In a recent study, researchers at Oregon State University found that spent hemp biomass can be considered an alternative feed for lambs.
Hemp and its byproducts are currently not approved for use in animal feed by the U.S. Food and Drug Administration (FDA) or the Association of American Feed Control Officials (AAFCO); however, FDA approval for spent hemp biomass to be allowed for use in livestock diets would allow CBD hemp farmers to have an end use for their leftover hemp byproducts.
Earlier this year, AAFCO issued a joint letter of concern calling for more research on hemp in animal feed to ensure it is safe for the public, animals and industry, Cannabis Business Times reported.
“We understand the importance of supporting the hemp industry, and yet we also believe it is simply too soon to know whether hemp is safe for farm and ranch animals, as well as for our pets,” AAFCO said in the letter. “Our goal is for more research to ensure the safety and well-being of the public, our animals, and our agricultural industry.”
And researchers at Oregon State University (OSU) have taken the initiative and conducted several studies on feeding spent hemp biomass to livestock.
In a recent study published Aug. 12 in the Journal of Animal Science, OSU researchers “fed male lambs two different amounts of spent hemp biomass (10% and 20% of total feed) and then withheld the hemp biomass for four weeks, a so-called withdrawal period. They then assessed weight gain, carcass characteristics, meat quality and health parameters of the lambs,” according to a press release.
The study found that adding spent hemp biomass to the lambs’ diets did not have “any major detrimental effects to the health of the animals or their meat quality,” according to the release.
Other findings from the study include:
Spent hemp biomass had the same nutritional quality as alfalfa, “which is commonly fed to lambs, and presents lower palatability and better digestibility,” according to the release.Feeding the lambs 20% spent hemp biomass had a negative effect on their feed intake in the short term, not the long term, while feeding the lambs 10% spent hemp biomass increased long-term feed intake but did not affect the lambs’ weight.Feeding spent hemp biomass to lambs did not have any detrimental effects on meat quality or other parameters related to the carcass, “except for an increase in shrink and cook loss that also may affect the tenderness,” according to the release.The spent hemp biomass improved the lambs’ antioxidant capacity and did not negatively affect the animal’s metabolism. “The liver of the animals was not affected, but a decrease in liver clearance was observed, the ability of the liver to extract or metabolize a drug. The authors indicated that this last finding requires further investigation since it could affect the clearance of other drugs that may be give[n] to lambs,” the release states.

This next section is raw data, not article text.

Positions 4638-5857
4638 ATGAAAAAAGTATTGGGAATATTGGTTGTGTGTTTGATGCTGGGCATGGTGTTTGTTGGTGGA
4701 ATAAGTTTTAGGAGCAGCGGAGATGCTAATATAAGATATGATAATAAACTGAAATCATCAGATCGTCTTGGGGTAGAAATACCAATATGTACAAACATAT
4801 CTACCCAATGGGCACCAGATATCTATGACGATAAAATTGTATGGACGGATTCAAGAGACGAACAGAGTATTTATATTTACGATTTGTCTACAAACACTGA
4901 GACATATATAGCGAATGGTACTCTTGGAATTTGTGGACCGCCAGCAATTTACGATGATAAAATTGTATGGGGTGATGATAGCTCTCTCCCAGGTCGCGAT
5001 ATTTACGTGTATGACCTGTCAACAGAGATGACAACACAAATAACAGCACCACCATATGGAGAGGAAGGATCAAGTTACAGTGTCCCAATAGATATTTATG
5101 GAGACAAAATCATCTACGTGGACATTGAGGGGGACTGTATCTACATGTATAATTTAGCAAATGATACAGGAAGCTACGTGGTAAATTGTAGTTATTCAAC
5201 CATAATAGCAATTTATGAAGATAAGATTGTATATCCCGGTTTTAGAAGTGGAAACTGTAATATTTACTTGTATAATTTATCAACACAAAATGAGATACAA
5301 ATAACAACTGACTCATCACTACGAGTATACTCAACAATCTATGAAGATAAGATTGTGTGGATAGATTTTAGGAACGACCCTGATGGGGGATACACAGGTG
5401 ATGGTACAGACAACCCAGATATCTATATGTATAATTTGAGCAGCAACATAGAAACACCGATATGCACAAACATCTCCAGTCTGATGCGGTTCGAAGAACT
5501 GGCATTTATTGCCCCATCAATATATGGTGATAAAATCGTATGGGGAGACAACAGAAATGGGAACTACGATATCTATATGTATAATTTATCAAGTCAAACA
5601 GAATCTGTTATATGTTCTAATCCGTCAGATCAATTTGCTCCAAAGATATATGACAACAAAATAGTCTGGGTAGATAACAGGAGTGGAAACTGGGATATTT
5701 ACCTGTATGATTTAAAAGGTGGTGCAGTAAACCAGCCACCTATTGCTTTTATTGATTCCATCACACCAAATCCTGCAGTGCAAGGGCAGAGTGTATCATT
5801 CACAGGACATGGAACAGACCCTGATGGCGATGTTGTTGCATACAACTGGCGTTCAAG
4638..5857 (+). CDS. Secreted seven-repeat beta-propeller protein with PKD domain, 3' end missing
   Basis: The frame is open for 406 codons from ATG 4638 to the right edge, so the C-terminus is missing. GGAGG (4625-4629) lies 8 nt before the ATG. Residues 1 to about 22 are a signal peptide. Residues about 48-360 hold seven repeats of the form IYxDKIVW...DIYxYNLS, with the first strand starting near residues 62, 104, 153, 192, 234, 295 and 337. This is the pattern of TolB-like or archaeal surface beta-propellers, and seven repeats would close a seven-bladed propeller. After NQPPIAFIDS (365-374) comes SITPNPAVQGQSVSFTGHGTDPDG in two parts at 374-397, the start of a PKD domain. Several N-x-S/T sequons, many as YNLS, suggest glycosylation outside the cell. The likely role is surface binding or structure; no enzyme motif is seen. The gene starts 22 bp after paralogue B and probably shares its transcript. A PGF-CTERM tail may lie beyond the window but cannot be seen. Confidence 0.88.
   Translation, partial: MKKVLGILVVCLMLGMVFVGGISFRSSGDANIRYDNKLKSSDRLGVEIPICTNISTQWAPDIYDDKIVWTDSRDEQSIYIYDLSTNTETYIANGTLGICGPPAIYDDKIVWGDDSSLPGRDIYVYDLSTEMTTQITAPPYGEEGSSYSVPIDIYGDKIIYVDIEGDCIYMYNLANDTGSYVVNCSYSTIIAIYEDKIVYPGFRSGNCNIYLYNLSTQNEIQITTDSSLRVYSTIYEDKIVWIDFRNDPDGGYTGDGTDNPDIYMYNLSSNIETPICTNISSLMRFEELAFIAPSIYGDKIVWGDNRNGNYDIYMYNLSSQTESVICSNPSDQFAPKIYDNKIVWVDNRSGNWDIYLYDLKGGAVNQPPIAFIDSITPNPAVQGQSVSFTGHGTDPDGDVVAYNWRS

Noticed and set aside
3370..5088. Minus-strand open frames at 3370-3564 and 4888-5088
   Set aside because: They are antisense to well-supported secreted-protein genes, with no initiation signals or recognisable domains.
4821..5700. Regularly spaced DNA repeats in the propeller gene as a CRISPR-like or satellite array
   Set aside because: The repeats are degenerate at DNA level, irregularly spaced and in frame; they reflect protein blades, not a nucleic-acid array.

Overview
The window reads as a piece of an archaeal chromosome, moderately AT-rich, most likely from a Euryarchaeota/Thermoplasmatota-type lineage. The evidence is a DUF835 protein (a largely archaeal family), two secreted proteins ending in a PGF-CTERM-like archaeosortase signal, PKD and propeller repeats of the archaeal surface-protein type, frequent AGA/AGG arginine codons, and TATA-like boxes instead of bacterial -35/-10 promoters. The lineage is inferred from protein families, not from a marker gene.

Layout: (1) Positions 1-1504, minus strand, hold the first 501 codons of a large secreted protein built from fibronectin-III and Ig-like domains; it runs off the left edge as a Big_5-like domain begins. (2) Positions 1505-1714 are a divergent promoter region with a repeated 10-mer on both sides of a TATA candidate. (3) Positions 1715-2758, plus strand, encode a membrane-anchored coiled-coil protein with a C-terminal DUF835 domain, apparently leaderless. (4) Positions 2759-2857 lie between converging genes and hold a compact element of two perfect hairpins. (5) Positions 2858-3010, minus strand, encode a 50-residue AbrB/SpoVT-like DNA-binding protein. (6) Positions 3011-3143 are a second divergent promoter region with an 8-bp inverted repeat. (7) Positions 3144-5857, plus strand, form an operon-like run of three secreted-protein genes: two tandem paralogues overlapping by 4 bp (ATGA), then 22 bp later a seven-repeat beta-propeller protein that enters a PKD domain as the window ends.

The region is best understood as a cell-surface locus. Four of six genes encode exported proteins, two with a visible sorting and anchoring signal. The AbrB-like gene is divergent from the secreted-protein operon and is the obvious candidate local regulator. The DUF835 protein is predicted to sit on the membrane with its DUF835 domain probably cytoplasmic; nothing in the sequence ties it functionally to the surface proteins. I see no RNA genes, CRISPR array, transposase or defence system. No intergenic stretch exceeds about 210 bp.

Dr. Serkan Ates, Ph.D., researcher and associate professor in OSU’s Department of Animal and Rangeland Sciences, said while there is still research needed on the use of hemp in livestock diets, it can still “be considered a safe feed for ruminants and a good alternative to alfalfa for livestock.”
“The findings are important for both hemp farmers and livestock producers because they provide evidence that this byproduct of hemp can be used in livestock diets,” Ates said. “If the Food and Drug Administration approves its use as an animal feedstuff, hemp farmers could have a market for what is essentially a waste product, and livestock producers may be able to save money by supplementing their feed with the spent hemp biomass.”